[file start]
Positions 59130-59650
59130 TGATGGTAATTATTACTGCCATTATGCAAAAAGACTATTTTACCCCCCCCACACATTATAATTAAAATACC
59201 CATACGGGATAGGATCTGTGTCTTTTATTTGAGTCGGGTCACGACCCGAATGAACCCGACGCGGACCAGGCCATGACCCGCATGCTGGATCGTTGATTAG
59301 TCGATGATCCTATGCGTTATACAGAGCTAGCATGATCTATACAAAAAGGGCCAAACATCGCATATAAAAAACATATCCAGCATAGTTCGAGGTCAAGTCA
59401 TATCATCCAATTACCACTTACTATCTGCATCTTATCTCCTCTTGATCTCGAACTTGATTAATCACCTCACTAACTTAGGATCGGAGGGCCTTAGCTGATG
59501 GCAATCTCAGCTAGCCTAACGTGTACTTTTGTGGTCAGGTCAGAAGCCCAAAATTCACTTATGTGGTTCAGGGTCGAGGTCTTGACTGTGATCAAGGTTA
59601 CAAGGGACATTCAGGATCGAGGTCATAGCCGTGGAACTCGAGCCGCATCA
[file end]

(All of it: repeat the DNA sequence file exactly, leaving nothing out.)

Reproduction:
Positions 59130-59650
59130 TGATGGTAATTATTACTGCCATTATGCAAAAAGACTATTTTACCCCCCCCACACATTATAATTAAAATACC
59201 CATACGGGATAGGATCTGTGTCTTTTATTTGAGTCGGGTCACGACCCGAATGAACCCGACGCGGACCAGGCCATGACCCGCATGCTGGATCGTTGATTAG
59301 TCGATGATCCTATGCGTTATACAGAGCTAGCATGATCTATACAAAAAGGGCCAAACATCGCATATAAAAAACATATCCAGCATAGTTCGAGGTCAAGTCA
59401 TATCATCCAATTACCACTTACTATCTGCATCTTATCTCCTCTTGATCTCGAACTTGATTAATCACCTCACTAACTTAGGATCGGAGGGCCTTAGCTGATG
59501 GCAATCTCAGCTAGCCTAACGTGTACTTTTGTGGTCAGGTCAGAAGCCCAAAATTCACTTATGTGGTTCAGGGTCGAGGTCTTGACTGTGATCAAGGTTA
59601 CAAGGGACATTCAGGATCGAGGTCATAGCCGTGGAACTCGAGCCGCATCA